How to prove $\displaystyle \frac{x^2}{y+z}+\frac{y^2}{x+z}+\frac{z^2}{x+y}\leqslant\frac{2(x^2+y^2+z^2)}{x+y+z}$ where $x,y,z$ are all positive real numbers? The hint was to use the Schwarz inequality.

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    $\begingroup$ Maybe you could try the Schwarz inequality instead? ;-) $\endgroup$ – WimC Mar 31 '13 at 15:45
  • $\begingroup$ Lots of inequality techniques are in Lohwater's unpublished "Introduction to Inequalities" (the link might be bad, look for it in Google if it doesn't work). $\endgroup$ – vonbrand Mar 31 '13 at 15:50
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    $\begingroup$ Please check the Q. Try $x=2, y=1, z=0$ for e.g. $\endgroup$ – Macavity Mar 31 '13 at 15:59
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    $\begingroup$ Let $x+y+z = 3$. When $x \to 3^-$, $y,z \to 0^+$, it's clear that LHS is unbounded while RHS is bounded. $\endgroup$ – user27126 Mar 31 '13 at 16:32
  • $\begingroup$ You must have mistyped the expressions in the inequality because with $x=2, y=1,z=0.1$ the left hand side is greater than the right hand side as Macavity mentioned. On the other hand with $x=y=z=1$ the left hand side is less than the right hand side. $\endgroup$ – user782220 Apr 10 '13 at 1:22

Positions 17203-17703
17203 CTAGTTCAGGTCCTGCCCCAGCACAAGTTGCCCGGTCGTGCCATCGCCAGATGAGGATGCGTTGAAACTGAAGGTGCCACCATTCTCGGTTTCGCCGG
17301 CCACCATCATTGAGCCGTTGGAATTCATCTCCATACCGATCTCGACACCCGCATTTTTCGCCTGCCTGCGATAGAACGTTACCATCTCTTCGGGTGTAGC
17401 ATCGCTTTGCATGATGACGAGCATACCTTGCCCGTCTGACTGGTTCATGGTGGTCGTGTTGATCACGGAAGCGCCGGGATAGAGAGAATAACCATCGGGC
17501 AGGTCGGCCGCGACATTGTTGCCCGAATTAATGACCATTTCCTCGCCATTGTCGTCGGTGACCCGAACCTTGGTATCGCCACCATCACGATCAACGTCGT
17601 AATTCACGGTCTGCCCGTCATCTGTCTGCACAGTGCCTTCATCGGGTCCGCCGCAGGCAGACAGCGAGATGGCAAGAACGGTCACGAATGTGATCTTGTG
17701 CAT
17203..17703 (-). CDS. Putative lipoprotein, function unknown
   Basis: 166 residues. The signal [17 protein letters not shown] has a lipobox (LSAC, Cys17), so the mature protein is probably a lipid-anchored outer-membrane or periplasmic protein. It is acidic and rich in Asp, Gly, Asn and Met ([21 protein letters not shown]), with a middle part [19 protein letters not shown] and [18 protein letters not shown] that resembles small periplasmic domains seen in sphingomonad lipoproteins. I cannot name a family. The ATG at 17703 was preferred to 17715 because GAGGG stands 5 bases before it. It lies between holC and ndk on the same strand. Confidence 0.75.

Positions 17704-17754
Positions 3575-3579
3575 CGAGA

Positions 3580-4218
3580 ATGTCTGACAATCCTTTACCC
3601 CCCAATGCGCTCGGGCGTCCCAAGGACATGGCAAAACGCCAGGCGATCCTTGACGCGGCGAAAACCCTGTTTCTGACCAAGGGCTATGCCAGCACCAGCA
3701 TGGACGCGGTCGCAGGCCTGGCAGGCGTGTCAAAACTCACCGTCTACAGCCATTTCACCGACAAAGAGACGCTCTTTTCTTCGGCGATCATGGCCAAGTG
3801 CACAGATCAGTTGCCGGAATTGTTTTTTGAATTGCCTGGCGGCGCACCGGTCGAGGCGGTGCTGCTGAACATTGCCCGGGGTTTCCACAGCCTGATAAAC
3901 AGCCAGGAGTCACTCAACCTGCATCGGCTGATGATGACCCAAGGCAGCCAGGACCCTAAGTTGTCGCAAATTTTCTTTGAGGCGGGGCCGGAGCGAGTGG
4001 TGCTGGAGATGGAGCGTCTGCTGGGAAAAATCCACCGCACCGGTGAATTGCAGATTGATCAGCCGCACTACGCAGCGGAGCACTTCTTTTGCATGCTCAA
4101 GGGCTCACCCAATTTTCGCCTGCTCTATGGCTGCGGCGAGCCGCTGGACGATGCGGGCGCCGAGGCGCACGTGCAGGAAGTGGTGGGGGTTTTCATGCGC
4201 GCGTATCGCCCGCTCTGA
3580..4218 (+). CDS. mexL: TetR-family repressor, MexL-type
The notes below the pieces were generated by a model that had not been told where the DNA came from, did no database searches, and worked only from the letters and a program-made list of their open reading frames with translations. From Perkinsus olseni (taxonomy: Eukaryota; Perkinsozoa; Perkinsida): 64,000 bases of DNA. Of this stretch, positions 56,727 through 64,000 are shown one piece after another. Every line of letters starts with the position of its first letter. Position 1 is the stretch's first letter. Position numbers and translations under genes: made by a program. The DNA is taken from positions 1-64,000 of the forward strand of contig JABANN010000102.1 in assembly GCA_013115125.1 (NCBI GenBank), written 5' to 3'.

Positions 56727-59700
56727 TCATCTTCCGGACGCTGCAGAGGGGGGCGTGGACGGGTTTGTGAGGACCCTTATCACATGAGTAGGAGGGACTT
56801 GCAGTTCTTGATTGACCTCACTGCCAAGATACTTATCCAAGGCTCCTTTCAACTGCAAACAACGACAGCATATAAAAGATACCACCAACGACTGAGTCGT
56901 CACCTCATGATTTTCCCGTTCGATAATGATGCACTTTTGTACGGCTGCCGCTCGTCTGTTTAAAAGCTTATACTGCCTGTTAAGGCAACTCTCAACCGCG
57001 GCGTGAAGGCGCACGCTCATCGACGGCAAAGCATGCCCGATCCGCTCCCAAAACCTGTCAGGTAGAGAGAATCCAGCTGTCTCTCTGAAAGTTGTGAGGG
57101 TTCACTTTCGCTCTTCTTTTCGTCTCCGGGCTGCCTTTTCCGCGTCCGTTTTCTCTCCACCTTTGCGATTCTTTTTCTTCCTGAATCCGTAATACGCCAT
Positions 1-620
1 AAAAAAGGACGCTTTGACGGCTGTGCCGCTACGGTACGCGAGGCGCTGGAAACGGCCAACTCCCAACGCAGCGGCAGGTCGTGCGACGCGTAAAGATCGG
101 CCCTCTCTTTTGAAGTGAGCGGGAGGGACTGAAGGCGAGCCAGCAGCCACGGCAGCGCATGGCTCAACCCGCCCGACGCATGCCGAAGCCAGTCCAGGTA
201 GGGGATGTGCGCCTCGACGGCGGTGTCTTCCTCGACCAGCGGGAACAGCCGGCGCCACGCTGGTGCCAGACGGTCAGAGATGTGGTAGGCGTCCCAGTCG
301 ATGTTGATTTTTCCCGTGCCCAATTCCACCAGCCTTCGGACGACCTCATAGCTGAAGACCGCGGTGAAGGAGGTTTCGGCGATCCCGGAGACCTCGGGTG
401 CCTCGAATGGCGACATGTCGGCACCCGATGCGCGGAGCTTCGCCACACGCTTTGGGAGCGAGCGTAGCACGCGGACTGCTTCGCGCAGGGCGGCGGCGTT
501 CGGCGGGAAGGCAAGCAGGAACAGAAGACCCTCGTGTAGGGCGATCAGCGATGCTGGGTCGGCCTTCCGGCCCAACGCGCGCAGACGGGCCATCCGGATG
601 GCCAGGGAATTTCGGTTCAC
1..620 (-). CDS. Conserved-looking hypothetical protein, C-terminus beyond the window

The reverse inequality holds, and can be shown in the following way:$$~$$ Multiply both sides of the original inequality with an $(x+y+z),$ and use $\dfrac{x^2(x+y+z)}{y+z}=\dfrac{x^3}{y+z}+x^2,$ so that it suffices to check that $$\frac{x^3}{y+z}+\frac{y^3}{z+x}+\frac{z^3}{x+y}\geq x^2+y^2+z^2,$$ Which is a direct application of the Cauchy-Schwarz inequality in accordance with $(xy+yz+zx)\leq(x^2+y^2+z^2)$: $$\sum_{cyc}\frac{x^3}{y+z}\sum_{cyc}x(y+z)\geq (x^2+y^2+z^2)^2,$$ And we are done. Equality holds in the original inequality if and only if $x=y=z,$ or $x=y,z=0$ and its cyclic permutations. $\Box$

  • $\begingroup$ What were the two vectors you used in your application of the Cauchy-Schwarz inequality? $\endgroup$ – user782220 Apr 9 '13 at 10:13
  • $\begingroup$ Somewhere in the implied algebraic manipulations there is a flaw because the inequality is not true in both directions. $\endgroup$ – user782220 Apr 10 '13 at 1:19
  • $\begingroup$ The two sets of terms I used are $\sqrt{\frac{x^3}{y+z}}$ and $\sqrt{x(y+z)}.$ Maybe that form of C-S is better known as "Titu's lemma," since $\frac{x^3}{y+z}=\frac{(x^2)^2}{x(y+z)}$ etc. I think the manipulations are also correct. Please rectify me if I am wrong. $\endgroup$ – Potla May 7 '13 at 12:57

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